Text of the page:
Excerpted from the American Society of Landscape Architects Site

Tracing the Profession’s Roots

The origin of today’s profession of landscape architecture can be traced to the early treatments of outdoor space by successive ancient cultures, from Persia and Egypt through Greece and Rome. During the Renaissance, this interest in outdoor space, which had waned during the Middle Ages, was revived with splendid results in Italy and gave rise to ornate villas, gardens, and great outdoor piazzas.

These precedents, in turn, greatly influenced the chateaux and urban gardens of 17th-century France, where landscape architecture and design reached new heights of sophistication and formality. The designers became well-known, with Andre le Notre, who designed the gardens at Versailles and Vaux-le-Vicomte, among the most famous of the early forerunners of today’s landscape architects.

In the 18th Century, most English “landscape gardeners,” such as Lancelot “Capability” Brown, who remodeled the grounds of Blenheim Palace, rejected the geometric emphasis of the French in favor of imitating the forms of nature.

1-27-575-450-80Longwood Gardens East Conservatory Plaza

One important exception was Sir Humphrey Repton. He reintroduced formal structure into landscape design with the creation of the first great public parks Victoria Park in London (1845) and Birkenhead Park in Liverpool (1847). In turn, these two parks would greatly influence the development of landscape architecture in the United States and Canada.

Frederick Law Olmsted: “Father of American Landscape Architecture”

220px-Portrait of Frederick Law OlmstedFrederick Law OlmstedThe history of the profession in North America begins with Frederick Law Olmsted, who rejected the name “landscape gardener” in favor of the title of “landscape architect,” which he felt better reflected the scope of the profession.

In 1863, official use of the designation “landscape architect” by New York’s park commissioners marked the symbolic genesis of landscape architecture as a modern design profession. Olmsted became a pioneer and visionary for the profession. His projects illustrate his high professional standards, including the design of Central Park in New York with Calvert Vaux in the late 1850’s and the U.S. Capitol Grounds in the 1870’s. Olmsted and the Brookline, Mass., firm he founded advanced the concept of parks as well-designed, functional public green spaces amid the grayness of the urban areas through the well practiced principles of landscape architecture and city planning.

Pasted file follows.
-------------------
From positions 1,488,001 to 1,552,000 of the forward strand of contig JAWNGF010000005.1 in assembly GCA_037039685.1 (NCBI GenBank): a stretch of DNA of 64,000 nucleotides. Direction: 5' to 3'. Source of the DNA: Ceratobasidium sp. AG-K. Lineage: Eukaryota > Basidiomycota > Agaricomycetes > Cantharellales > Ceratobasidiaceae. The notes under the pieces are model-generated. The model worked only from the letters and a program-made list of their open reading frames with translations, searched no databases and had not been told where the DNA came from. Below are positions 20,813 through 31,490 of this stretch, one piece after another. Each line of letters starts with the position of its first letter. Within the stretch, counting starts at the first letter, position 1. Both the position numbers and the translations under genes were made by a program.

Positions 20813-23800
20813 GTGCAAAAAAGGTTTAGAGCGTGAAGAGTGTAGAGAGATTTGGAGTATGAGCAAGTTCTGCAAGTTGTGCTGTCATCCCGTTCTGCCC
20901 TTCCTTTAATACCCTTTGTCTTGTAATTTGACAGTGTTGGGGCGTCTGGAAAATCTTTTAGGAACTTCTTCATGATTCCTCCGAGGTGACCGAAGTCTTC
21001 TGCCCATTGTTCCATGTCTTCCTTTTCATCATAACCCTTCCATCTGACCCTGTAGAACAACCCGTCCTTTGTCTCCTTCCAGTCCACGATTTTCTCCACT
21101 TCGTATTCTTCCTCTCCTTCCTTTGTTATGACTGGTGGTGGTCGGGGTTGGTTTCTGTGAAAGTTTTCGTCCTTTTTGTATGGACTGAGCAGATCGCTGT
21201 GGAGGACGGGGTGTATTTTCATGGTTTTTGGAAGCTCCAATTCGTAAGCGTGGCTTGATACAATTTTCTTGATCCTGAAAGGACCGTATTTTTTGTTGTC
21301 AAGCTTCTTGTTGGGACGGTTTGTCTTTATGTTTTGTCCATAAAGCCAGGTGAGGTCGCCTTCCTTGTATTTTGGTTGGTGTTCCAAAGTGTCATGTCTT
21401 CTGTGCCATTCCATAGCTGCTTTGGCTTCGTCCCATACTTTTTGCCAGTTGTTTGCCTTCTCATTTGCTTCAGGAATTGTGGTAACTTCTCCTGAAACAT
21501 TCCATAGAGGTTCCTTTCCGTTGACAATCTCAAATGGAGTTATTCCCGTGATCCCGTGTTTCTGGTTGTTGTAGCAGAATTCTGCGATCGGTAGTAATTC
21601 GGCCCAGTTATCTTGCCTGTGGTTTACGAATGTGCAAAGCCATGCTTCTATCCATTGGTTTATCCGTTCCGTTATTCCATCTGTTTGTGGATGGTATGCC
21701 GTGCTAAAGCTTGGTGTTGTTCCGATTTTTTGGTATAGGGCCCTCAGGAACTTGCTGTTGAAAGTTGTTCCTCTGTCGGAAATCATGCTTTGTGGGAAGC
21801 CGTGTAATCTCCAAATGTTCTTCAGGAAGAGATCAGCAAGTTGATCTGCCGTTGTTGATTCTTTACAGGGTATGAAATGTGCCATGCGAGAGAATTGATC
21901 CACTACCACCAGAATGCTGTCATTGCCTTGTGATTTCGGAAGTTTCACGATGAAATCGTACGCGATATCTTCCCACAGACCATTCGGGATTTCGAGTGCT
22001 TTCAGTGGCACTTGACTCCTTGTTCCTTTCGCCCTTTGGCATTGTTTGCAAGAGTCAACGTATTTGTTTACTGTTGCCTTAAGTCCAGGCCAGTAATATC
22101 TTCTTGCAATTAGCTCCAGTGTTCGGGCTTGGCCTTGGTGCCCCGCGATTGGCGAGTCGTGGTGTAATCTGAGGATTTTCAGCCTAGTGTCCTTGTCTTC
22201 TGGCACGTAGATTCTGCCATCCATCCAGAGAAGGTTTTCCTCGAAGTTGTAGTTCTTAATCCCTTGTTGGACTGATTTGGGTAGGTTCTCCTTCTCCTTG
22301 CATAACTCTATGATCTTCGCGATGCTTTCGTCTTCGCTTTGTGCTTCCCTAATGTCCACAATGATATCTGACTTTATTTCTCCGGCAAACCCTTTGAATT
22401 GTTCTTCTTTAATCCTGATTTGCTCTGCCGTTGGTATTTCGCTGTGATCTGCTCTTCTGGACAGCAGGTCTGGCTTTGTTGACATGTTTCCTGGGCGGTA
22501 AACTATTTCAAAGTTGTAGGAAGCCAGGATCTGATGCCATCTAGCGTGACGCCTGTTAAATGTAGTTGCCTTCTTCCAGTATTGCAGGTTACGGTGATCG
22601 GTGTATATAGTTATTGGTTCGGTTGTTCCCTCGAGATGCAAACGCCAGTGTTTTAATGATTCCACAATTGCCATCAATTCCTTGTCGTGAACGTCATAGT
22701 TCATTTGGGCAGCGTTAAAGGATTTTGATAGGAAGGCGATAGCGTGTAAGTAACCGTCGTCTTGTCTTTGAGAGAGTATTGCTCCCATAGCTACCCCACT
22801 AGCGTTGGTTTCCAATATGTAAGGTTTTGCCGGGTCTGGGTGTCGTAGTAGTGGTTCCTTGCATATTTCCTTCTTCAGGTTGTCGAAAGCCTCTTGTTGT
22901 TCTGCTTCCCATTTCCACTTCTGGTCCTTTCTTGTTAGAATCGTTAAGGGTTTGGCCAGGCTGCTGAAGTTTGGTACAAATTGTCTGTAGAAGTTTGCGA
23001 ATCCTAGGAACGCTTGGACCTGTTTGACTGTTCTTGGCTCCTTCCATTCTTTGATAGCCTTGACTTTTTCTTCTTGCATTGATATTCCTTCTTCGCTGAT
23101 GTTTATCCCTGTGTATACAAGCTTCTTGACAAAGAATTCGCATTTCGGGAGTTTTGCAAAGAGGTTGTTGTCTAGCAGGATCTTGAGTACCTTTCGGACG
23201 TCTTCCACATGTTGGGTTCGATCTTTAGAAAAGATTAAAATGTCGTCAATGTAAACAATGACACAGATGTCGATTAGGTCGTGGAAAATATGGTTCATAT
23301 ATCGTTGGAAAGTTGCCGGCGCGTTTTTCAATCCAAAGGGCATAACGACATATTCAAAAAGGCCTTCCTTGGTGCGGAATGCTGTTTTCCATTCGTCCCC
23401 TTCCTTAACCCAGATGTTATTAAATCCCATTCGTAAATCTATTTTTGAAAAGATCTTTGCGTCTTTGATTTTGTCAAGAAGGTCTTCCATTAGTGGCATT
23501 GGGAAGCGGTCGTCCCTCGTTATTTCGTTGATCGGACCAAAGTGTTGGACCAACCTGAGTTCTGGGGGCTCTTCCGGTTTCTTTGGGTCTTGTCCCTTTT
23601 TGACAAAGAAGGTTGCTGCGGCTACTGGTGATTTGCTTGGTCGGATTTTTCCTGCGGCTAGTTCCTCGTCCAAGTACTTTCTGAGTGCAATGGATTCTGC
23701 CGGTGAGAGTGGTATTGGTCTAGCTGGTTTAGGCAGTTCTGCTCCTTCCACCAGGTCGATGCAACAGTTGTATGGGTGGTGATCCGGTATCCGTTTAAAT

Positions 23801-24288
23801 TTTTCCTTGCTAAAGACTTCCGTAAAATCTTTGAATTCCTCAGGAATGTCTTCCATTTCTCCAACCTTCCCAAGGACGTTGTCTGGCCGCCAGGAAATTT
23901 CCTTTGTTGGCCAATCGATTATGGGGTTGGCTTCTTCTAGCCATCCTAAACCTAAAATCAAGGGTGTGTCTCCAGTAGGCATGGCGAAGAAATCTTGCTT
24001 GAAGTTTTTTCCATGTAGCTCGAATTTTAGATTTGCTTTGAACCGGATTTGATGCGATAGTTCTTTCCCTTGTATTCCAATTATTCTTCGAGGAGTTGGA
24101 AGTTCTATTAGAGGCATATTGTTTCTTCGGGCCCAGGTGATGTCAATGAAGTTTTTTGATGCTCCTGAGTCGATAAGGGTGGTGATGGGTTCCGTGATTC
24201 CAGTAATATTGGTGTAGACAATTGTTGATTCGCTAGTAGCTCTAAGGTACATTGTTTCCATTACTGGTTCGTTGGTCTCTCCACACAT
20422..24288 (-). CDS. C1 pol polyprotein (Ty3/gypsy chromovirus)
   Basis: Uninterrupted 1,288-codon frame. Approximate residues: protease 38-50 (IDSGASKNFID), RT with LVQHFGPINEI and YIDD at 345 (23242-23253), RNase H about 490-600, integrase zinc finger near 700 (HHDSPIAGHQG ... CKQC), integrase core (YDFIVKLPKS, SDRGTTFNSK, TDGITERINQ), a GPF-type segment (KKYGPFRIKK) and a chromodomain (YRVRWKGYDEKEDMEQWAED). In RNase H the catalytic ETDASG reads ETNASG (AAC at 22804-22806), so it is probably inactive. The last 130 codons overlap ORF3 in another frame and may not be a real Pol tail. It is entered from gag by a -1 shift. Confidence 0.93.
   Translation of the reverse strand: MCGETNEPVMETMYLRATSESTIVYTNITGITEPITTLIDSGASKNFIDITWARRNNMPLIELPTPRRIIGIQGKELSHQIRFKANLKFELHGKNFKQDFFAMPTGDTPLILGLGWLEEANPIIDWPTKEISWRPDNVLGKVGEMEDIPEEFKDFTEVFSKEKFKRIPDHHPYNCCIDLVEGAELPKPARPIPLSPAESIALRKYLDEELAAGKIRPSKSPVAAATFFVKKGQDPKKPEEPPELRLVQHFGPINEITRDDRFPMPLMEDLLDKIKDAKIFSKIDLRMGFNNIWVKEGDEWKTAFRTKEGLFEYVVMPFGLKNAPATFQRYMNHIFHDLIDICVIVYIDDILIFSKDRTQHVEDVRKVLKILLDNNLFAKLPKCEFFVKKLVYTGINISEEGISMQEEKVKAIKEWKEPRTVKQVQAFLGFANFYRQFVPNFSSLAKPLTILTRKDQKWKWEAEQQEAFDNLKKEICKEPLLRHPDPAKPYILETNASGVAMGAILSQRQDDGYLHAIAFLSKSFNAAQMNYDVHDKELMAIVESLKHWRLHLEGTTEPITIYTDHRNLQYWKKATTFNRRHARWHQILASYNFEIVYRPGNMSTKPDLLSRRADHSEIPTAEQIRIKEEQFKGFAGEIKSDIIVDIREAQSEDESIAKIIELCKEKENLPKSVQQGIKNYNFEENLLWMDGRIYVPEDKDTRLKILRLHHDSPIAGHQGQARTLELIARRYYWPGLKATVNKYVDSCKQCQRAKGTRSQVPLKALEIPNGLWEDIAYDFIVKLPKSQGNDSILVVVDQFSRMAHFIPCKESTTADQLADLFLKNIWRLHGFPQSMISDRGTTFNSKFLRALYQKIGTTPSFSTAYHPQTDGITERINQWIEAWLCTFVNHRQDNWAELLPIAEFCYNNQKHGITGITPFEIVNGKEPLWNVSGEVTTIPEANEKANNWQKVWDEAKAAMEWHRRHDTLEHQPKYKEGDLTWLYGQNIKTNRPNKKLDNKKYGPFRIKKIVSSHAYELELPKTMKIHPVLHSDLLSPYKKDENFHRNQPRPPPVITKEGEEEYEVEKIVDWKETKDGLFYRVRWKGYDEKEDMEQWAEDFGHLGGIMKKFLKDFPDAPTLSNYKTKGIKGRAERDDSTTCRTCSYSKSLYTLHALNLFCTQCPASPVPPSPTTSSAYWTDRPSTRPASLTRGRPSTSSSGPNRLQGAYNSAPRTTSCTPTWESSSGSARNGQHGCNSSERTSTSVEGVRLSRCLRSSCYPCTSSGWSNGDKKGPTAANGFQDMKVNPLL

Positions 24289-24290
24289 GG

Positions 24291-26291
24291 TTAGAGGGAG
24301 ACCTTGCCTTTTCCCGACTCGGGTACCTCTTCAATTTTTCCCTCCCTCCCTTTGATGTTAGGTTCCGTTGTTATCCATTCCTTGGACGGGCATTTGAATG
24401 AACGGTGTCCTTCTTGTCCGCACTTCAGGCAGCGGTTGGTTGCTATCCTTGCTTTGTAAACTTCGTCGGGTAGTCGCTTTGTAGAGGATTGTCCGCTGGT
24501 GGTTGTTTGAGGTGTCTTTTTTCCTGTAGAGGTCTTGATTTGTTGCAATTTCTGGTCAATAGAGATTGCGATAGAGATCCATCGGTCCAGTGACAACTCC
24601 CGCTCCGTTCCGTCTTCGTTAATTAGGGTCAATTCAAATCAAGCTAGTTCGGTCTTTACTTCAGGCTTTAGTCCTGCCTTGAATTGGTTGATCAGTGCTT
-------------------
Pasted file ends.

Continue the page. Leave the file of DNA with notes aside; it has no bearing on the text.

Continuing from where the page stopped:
Early Developments: Late 1800’s

In the ensuing years, the profession of landscape architecture broadened. It played a major role in fulfilling the growing national need for well-planned and well-designed urban environments.

Urban parks, metropolitan park systems, planned suburban residential enclaves and college campuses were planned and developed in large numbers, climaxing with the City Beautiful movement at the turn of the century.

Although the profession itself grew slowly, its early practitioners, including Olmsted, Vaux and Horace Cleveland, were among the first to take part in the town planning movement and to awaken interest in civic design. Olmsted also joined other early landscape architects in working on projects in other urban settings, such as at Yosemite Valley and Niagara Falls.

In 1899, the American Society of Landscape Architects was founded by 11 people in New York _ most of them associated with Olmsted. The Society continued to represent landscape architects throughout the United States. In 1900, Olmsted’s son, Frederick Law Olmsted Jr., organized and taught at Harvard University’s first course in landscape architecture.

Broadening and Diversifying: The 20th Century

Landscape architecture continued to influence the city beautification and planning movement well into the 20th century, as growing cities used the services of professionally-trained landscape architects.

lenfant planL’Enfant Plan of the future city of Washington, D.CThe L’Enfant Plan for the nation’s capitol was revived and expanded by the McMillan commission of 1901. Chicago, Cleveland and other cities also used landscape architects to lay out comprehensive development plans.

By the 1920’s, urban planning separated from architecture and landscape architecture as a separate profession with its own degree programs and organizations. Yet, landscape architecture continued to remain a major force in urban planning and urban design.

During and after the Depression, opportunities to design national and state parks, towns, parkways and new urban park systems broadened the profession. The orientation of American landscape architecture returned to its roots in public projects _ a trend which has continued throughout the mid-20th century to today.